(A version of this article by Kimberly Lankford originally appeared in the September 2022 issue of Military Officer, a magazine available to all MOAA Premium and Life members. Learn more about the magazine here; learn more about joining MOAA here.)
After you stop working and are starting to withdraw money from your retirement savings, there are still steps you can take to help reduce your tax burden. And these steps can also have a ripple effect on other areas of your finances, such as your Medicare premiums and Social Security benefits.
Consider state taxes again. When you stop working, the state taxes on retirement pay may be more important to you, and the good news is that the situation has improved.
“What we’ve seen recently is a lot of states using their COVID-era surpluses to fully exempt military pensions from state individual income tax — states like Indiana, Missouri, Nebraska, North Carolina, South Carolina, and Utah,” said Tim Vermeer, senior state tax policy analyst for the Tax Foundation.
To see how each state taxes military retirement pay, visit MOAA’s Military State Report Card and Tax Guide. But consider other taxes that may also affect you.
“People are often attracted to Texas because it doesn’t levy an individual income tax,” said Vermeer. “However, many are surprised to find that their property tax bills are higher than they expected. This is a trade-off.”
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Carefully tap retirement savings. If you have several buckets of retirement savings — such as tax-free money from a Roth and taxable money from tax-deferred accounts — be careful when choosing which account to tap, especially before you have to take required minimum distributions starting at age 72. This may be a good time to consult a tax professional when plotting your withdrawal strategy, said Lila Quintiliani, AFC®, ChFC®, program director, financial and benefits education for MOAA.
Balancing withdrawals from tax-deferred accounts and the tax-free Roth may keep you in a lower income tax bracket and could reduce your Medicare premiums. Most people pay $170.10 per month for Medicare Part B in 2022, but people whose modified adjusted gross income is more than $91,000 if single or $182,000 if married filing jointly pay from $238.10 to $578.30 per month in 2022 depending on their income (visit www.medicare.gov). Withdrawals from tax-deferred accounts, such as the traditional TSP or IRA, count in the calculation for the Medicare high-income surcharge, but tax-free Roth withdrawals do not.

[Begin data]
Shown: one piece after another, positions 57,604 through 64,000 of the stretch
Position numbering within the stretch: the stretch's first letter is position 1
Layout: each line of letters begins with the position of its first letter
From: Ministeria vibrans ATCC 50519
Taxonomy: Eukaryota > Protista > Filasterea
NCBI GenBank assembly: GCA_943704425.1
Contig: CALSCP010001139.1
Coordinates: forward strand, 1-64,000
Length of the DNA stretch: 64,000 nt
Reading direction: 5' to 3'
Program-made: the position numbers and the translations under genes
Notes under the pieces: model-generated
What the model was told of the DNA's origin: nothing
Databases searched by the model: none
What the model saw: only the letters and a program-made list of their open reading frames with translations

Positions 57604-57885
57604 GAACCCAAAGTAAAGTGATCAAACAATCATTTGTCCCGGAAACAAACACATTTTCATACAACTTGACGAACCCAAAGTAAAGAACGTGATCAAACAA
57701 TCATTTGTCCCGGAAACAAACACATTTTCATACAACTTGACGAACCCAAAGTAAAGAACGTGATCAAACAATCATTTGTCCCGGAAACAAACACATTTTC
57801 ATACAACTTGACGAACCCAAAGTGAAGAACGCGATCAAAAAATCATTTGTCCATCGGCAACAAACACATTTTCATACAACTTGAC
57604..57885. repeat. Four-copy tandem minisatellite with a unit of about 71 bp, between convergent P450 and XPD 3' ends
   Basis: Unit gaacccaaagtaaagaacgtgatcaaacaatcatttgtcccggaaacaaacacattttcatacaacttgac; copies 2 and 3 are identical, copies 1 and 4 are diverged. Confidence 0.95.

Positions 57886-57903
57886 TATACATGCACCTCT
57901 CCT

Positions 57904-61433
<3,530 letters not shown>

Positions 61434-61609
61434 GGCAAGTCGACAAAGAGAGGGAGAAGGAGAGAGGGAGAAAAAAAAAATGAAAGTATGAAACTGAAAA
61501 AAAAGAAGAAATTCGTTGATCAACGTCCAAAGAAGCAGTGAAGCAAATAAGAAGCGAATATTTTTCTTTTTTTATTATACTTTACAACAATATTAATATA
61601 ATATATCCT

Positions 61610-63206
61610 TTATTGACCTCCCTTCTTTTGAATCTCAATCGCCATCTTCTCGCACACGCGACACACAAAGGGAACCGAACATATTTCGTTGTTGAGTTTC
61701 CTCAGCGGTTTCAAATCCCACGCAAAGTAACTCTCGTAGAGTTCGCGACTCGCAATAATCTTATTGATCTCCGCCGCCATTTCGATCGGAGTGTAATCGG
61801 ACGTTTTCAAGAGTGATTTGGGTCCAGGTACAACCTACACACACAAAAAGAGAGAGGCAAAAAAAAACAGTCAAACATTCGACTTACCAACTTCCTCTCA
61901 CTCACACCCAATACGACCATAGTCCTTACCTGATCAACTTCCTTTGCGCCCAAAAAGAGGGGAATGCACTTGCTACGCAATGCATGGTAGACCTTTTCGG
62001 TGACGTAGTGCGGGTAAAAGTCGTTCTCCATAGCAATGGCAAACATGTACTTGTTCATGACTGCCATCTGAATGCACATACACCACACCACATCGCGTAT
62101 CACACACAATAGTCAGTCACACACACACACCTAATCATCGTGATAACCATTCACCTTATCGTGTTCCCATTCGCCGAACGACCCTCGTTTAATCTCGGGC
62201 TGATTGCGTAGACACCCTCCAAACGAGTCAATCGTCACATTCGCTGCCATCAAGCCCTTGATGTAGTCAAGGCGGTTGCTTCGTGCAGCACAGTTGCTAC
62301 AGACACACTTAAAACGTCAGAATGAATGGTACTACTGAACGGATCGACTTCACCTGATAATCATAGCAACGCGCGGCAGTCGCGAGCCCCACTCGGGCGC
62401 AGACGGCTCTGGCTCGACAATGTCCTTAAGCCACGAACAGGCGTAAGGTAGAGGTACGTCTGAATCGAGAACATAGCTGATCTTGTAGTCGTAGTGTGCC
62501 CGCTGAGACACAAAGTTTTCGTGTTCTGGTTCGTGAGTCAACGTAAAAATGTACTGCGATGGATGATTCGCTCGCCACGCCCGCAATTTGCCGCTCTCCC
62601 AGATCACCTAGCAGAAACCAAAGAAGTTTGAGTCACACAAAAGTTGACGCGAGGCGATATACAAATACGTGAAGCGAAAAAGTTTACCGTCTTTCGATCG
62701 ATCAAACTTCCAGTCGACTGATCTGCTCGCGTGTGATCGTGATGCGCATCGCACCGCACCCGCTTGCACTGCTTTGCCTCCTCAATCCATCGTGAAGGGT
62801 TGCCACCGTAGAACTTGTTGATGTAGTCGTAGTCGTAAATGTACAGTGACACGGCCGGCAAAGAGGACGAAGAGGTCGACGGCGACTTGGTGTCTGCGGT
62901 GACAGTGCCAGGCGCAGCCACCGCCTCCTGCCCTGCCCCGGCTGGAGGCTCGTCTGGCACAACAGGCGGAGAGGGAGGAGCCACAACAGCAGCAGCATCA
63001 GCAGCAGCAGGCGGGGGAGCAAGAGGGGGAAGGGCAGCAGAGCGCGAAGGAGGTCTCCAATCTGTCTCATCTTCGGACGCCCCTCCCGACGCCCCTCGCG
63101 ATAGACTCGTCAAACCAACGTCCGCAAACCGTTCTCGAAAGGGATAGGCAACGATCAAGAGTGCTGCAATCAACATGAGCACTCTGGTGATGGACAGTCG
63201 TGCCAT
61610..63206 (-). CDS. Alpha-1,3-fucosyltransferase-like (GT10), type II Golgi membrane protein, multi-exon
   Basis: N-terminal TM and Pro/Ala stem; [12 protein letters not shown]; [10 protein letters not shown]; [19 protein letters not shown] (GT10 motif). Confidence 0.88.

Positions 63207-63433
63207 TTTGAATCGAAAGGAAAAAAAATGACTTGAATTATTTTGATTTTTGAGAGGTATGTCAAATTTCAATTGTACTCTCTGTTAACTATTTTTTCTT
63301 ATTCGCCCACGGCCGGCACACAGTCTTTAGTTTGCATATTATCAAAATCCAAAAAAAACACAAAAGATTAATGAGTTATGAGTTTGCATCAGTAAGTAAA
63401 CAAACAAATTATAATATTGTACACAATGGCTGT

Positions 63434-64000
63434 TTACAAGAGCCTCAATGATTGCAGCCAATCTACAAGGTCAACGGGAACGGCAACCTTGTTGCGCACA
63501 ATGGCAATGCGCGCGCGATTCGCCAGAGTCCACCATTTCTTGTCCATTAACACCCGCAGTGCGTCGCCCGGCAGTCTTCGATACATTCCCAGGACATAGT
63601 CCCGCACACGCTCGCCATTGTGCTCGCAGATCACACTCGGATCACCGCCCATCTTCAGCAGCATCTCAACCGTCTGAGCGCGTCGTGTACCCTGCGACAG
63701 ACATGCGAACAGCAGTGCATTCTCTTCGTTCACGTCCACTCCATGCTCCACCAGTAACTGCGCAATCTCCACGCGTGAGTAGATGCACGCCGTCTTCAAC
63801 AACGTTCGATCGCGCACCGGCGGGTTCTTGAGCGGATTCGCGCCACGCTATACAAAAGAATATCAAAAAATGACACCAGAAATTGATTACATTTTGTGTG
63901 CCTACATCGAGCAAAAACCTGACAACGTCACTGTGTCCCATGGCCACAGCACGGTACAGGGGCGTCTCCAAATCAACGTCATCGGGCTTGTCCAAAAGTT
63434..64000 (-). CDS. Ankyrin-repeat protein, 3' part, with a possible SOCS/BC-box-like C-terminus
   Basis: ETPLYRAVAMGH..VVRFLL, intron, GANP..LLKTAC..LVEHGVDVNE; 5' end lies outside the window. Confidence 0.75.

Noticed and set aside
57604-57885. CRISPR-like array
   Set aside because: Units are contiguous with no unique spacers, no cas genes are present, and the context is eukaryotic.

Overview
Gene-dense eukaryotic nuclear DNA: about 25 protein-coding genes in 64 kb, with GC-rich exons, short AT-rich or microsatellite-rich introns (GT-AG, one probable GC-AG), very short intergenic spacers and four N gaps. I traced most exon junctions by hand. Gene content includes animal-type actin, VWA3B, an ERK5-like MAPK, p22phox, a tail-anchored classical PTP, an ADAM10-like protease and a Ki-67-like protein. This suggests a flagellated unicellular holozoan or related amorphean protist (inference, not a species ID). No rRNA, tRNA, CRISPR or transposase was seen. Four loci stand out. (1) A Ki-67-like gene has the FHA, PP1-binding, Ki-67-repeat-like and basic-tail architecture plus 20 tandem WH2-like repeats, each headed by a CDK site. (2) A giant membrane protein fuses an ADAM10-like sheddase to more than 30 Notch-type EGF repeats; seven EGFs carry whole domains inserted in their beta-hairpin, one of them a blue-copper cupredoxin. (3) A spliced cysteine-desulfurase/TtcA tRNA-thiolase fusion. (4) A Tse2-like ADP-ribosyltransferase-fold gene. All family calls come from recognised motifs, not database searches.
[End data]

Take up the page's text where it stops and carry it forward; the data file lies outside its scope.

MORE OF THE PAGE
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Reduce RMDs with charitable distributions. One strategy to help reduce your taxable income after you start RMDs is to make tax-free qualified charitable distributions (QCDs). You can give up to $100,000 from an IRA each year to charity, which counts toward your RMD but isn’t taxable. You must transfer money directly from the IRA to the charity (ask your IRA custodian for their procedure; the money can’t go to a donor-advised fund or private foundation).
Even though RMDs start at age 72, you can do QCDs after you turn 70½. You’ll get a tax benefit from your charitable gift, regardless of whether you itemize or not. The money stays out of your adjusted gross income, so it isn’t included in the income calculation for taxing Social Security benefits or the Medicare high-income surcharge. “QCDs can be really valuable because the distribution never shows up [in] your AGI,” said Col. Curt Sheldon, USAF (Ret), a CFP® professional and enrolled agent in Alexandria, Va., and Life Member of MOAA.
Kimberly Lankford is a financial expert based in Virginia and the spouse of a retired Army colonel.
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